Typically, in an ERP which has been running for 20 years in your company, people develop manual workarounds, Excel spreadsheets to make their lives easier. As you go to a new ERP, all that goes out, so you need to help them again think and make the process efficient, hopefully through the same technological platform versus fragmenting it through various manual workarounds.

That's where the innovation piece comes in. one is definitely on the operations side and operational excellence but, at the same time, in what you achieve through transformation now how you keep it alive because it's not one and done like 20 years ago where you implemented in SAP and just run it for 20 years until it dies. Now you need to make these things a platform for innovation and drive all your future decisions through better architecture planning and portfolio planning through the office of the CIO to invest in growing that.

The other piece is it makes your M&A easier but it takes a better integration mindset to say, "As I'm bringing companies in, I'm going to bring them on my unified platform and integrate them quickly." That's one channel where it disintegrates very fast, and you start seeing footprints coming on.

I'm very happy to report that pre- the HP Next program, we had almost 1,200 applications. We have already retired close to 400, and the plan is to go to less than 500 – hopefully, by the end of 2023. That's a lofty goal.

One way, it seems, oh, it's a count. But it's not. It's actually simplifying the landscape so that we can do better innovation going forward. That's why I said these are not mutually exclusive, but if you can make it collectively exhaustive, it will reap benefits in the future.

How did the pandemic change IT leadership?

Michael Krigsman: We have an interesting question from Twitter, which is, "How did the pandemic change or complicate IT leadership as well collaborating with your peers across the company?

Rashmi Kumar: I'm fortunate to be on this digital transformation journey and the company pivot to digital products from physical products. That really sounds weird, right? We are a tech company. [Laughter] Why were we not digital?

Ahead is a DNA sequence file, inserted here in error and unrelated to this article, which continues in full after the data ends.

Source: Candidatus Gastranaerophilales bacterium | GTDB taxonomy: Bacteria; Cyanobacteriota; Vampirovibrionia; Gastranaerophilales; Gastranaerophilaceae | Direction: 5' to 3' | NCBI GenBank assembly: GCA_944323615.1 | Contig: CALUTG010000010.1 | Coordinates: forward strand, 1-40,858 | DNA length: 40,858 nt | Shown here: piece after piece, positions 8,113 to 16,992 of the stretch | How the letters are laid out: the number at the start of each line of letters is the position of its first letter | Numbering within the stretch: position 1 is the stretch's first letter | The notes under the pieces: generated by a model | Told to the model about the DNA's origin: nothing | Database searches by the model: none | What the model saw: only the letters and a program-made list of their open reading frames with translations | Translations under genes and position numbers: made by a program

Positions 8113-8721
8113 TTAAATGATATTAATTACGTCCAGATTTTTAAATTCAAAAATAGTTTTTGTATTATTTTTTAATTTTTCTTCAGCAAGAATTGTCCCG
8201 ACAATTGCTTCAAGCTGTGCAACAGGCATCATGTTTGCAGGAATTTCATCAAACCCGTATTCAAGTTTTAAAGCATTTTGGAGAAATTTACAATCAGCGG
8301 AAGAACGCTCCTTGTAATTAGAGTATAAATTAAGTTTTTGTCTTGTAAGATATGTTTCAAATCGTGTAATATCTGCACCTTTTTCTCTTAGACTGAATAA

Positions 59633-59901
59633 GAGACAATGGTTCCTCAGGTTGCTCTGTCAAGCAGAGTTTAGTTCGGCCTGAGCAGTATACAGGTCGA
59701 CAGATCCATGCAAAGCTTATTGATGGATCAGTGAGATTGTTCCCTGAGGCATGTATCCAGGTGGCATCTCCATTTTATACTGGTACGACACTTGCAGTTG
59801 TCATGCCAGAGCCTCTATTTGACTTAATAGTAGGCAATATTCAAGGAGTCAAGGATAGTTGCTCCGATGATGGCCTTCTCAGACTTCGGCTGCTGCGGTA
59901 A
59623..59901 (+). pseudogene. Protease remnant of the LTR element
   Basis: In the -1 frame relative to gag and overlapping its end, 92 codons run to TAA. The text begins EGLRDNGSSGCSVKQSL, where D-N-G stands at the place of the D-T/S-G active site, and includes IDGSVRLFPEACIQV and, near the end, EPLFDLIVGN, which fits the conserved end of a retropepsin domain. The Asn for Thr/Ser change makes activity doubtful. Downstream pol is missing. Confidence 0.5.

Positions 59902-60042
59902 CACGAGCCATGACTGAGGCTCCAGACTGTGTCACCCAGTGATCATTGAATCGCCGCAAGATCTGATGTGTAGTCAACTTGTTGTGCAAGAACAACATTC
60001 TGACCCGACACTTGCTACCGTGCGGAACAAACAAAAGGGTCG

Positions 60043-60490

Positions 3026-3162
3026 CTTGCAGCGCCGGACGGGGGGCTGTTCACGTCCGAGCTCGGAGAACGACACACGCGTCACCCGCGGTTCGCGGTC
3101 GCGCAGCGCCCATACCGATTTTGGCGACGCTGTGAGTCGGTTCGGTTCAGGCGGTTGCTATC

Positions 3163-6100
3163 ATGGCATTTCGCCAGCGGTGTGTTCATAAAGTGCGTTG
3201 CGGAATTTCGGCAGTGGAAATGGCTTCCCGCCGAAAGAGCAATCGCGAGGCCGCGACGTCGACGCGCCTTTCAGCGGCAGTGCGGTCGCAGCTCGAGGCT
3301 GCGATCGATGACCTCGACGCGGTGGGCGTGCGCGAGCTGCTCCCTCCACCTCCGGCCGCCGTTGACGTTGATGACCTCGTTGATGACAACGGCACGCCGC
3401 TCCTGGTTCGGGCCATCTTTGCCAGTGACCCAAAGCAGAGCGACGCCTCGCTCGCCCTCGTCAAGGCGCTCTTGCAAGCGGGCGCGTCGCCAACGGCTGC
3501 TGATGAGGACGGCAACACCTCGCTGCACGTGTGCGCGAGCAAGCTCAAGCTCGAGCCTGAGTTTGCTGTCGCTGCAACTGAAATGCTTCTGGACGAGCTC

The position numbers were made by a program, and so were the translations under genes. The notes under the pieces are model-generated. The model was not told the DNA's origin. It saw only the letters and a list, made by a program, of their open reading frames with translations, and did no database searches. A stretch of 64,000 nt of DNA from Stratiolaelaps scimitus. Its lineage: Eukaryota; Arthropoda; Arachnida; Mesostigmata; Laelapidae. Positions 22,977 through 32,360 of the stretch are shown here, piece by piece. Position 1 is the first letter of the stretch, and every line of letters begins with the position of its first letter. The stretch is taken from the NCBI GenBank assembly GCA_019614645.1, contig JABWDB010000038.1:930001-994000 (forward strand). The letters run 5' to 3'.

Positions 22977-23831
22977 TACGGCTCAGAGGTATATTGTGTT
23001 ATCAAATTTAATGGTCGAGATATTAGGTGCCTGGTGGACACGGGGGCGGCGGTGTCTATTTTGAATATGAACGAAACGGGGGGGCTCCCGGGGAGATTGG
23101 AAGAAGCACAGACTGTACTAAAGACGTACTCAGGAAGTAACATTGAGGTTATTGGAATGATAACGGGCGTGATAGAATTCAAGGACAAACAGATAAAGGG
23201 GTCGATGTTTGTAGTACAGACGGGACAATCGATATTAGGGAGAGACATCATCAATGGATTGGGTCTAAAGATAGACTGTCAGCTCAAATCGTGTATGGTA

No. We used to sell boxes and access points, from a network perspective, and storage, which were very physical. Now we will do it as a service.

We were already on that journey, but the companies which were not on that journey need to think differently about their products and services. One, even if it's a physical product, it needs to have very digital tracking across its lifecycle so that customers understand what's going on.

If you are fortunate enough to become a digital company where now you are selling subscription products, congratulations because your market cap will definitely go up. [Laughter] We are all looking for subscription-type models. But to pivot to a subscription-type model, it takes a whole different level of digital transformation to be run CIOs, and that's their responsibility.

I really love how Subway, the head of IT, talked about it that when COVID had just happened, they put up a very manually automated process for people to come to the door of the Subway and ring a bell so that they can get their order while they created the tracking and the app and everything. I think that was a great step because if you don't take that first step, you will never get to that second step. If COVID did not create that urgency, create that urgency in your mind of leadership.

Now come to the virtual collaboration. We are a global company. The day we logged on, which was the 14th of March – I remember vividly – my worry wasn't, "Will everybody have VPN and Skype access?" We're fortunate to have a very smart infrastructure team who, from January, the Beijing event, started thinking, "If this happens globally, what will we do?" and strengthen the infrastructure.

My challenge was, there was an immediate release for our HP Next program and I had almost 2,500 people across the globe working. Earlier, we would do a command center in Houston, in Bucharest, and in Bangalore to run that release, and here we go. [Laughter] We had to run it virtually.

I must thank my team that it went flawlessly because I think that global company rigor created that in people's minds, their ability to interact virtually. I completely agree, though, at the leadership level with the executive committee, what takes us two or three hours to solve in a virtual world would have taken five or ten minutes if we could stand in front of a whiteboard together and solution it.